Wednesday, February 1, 2023

Exploring the impact of money on men’s self-reported markers of masculinity: Men thought that their erect penis size was at least 21.1% above the population mean, but those rewarded with money were more realistic

Smaller prize, bigger size? Exploring the impact of money on men’s self-reported markers of masculinity. Jacob Dalgaard Christensen, Tobias Otterbring and Carl-Johan Lagerkvist. Front. Psychol., February 1 2023, Volume 14 - 2023.

Abstract: Bodily markers, often self-reported, are frequently used in research to predict a variety of outcomes. The present study examined whether men, at the aggregate level, would overestimate certain bodily markers linked to masculinity, and if so, to what extent. Furthermore, the study explored whether the amount of monetary rewards distributed to male participants would influence the obtained data quality. Men from two participant pools were asked to self-report a series of bodily measures. All self-report measures except weight were consistently found to be above the population mean (height and penis size) or the scale midpoint (athleticism). Additionally, the participant pool that received the lower (vs. higher) monetary reward showed a particularly powerful deviation from the population mean in penis size and were significantly more likely to report their erect and flaccid penis size to be larger than the claimed but not verified world record of 34 cm. These findings indicate that studies relying on men’s self-reported measures of certain body parts should be interpreted with great caution, but that higher monetary rewards seem to improve data quality slightly for such measures.

4. Discussion

The present study shows that men seem to self-report their physical attributes in a self-view-bolstering way, although not for weight, consistent with earlier findings (Neermark et al., 2019). Specifically, at the aggregate level, men reported being marginally more athletic compared to the scale midpoint, claimed to be significantly taller compared to the Danish mean for individuals of similar ages, and stated that their erect penis size was several centimeters longer than the available Danish population mean. The finding that participants do not seem to have over-reported their weight but likely exaggerated their height slightly also implies that they sought to present themselves as more physically fit. Together, these results indicate that, when interested in bodily variables important to men’s self-view and identity, such variables should not be done through self-report; especially not if they concern private bodily measures linked to masculinity (i.e., penis size). Indeed, men deviated substantially more in their reporting of private (vs. publicly visible) body measures, as the overall sample mean in erect penis size was at least 21.1% above the Danish population mean, while only 1% above the Danish mean in height among men of similar ages and roughly equal to the population mean in weight.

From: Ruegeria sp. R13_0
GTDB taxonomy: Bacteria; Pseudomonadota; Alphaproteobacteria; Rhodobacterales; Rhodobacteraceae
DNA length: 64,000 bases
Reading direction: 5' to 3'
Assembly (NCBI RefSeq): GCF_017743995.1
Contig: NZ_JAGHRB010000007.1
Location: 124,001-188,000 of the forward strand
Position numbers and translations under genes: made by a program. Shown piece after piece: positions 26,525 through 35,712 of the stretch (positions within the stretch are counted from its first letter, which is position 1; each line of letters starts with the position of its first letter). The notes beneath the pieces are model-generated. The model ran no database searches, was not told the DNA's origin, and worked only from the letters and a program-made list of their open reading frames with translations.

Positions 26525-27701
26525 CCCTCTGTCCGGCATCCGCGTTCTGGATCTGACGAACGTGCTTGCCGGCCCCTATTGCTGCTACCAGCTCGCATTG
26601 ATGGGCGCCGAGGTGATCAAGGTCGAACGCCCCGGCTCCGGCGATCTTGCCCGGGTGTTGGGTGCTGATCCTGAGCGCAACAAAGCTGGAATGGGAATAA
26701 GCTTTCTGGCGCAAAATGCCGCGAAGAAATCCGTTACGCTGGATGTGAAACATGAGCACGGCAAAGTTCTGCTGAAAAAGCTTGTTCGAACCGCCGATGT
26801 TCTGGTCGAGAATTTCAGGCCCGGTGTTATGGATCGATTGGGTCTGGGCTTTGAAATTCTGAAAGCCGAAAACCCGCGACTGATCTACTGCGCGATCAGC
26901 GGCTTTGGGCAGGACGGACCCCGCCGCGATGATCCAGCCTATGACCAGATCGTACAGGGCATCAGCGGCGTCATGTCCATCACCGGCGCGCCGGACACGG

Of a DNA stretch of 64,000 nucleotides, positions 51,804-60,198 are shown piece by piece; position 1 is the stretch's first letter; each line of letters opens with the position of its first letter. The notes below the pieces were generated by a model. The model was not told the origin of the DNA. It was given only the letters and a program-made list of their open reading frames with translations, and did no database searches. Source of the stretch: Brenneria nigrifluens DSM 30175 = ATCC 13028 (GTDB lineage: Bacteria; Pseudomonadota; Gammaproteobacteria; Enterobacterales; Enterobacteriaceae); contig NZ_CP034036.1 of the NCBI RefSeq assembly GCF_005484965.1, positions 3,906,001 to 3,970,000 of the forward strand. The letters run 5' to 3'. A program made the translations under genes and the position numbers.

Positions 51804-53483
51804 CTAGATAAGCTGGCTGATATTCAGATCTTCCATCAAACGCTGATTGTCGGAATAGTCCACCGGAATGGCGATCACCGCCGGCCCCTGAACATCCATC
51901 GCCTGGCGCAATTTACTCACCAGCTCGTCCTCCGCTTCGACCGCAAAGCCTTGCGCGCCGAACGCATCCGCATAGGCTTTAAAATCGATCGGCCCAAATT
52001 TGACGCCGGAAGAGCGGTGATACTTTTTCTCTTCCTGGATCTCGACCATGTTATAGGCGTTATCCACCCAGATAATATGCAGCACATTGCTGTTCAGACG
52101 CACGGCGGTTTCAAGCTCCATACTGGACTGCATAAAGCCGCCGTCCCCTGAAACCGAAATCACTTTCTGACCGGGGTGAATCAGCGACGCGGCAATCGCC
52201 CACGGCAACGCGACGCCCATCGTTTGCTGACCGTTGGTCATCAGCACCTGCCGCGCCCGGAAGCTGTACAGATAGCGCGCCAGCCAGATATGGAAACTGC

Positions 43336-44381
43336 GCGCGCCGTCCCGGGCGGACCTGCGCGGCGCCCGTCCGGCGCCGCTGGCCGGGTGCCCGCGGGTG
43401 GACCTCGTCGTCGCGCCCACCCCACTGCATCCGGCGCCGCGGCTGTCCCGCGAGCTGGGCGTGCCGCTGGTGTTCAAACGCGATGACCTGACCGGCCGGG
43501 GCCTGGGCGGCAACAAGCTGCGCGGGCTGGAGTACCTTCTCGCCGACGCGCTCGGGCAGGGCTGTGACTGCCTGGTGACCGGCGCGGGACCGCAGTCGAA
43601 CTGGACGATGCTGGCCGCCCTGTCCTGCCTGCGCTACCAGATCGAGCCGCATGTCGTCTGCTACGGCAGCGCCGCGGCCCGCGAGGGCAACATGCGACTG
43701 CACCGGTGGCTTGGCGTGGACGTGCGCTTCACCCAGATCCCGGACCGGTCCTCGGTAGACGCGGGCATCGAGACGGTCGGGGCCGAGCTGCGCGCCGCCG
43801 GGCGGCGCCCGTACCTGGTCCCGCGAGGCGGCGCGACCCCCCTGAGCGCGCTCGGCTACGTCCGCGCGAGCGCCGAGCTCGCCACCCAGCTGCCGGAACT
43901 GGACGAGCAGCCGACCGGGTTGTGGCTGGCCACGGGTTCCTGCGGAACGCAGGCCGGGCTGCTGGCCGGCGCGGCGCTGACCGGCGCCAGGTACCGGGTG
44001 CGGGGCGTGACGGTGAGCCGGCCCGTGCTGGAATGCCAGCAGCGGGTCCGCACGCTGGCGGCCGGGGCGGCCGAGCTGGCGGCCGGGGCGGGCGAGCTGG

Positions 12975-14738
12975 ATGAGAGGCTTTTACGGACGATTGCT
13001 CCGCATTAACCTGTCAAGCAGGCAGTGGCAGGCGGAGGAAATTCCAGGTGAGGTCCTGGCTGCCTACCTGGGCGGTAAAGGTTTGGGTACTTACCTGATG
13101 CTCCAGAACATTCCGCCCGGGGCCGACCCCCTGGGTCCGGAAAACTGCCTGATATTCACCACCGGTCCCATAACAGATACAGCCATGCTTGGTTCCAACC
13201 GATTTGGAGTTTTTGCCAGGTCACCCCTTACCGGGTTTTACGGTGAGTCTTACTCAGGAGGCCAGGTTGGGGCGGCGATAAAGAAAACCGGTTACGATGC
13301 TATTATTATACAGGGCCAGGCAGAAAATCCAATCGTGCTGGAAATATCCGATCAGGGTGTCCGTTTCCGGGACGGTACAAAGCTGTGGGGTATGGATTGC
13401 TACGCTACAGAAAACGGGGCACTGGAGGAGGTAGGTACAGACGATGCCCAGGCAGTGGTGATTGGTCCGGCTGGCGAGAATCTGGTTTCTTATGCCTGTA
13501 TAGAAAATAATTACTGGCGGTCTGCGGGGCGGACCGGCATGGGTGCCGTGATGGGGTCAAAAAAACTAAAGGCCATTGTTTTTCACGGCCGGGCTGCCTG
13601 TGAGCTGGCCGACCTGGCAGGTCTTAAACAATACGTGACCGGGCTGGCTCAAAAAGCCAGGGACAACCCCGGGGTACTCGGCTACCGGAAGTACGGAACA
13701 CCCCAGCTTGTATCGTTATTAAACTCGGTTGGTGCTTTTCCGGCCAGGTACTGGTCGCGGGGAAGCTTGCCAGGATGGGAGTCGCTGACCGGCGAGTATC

Interestingly, giving participants a higher (vs. lower) monetary reward reduced the average self-reported estimate of both erect and flaccid penis size, but had no impact on the more publicly visible measures. To underscore the point that participants in the low monetary reward group provided less accurate self-report estimates, we further found participants in this group to be significantly more likely to report that their erect and flaccid penis size was larger than the claimed world record of 34 cm (Kimmel et al., 2014Kim, 2016Zane, 2021). However, the means of erect penis size were still significantly above the available Danish population mean for both the low and high payment groups. As such, even with the higher monetary reward, our results regarding private self-report data do not appear to be trustworthy.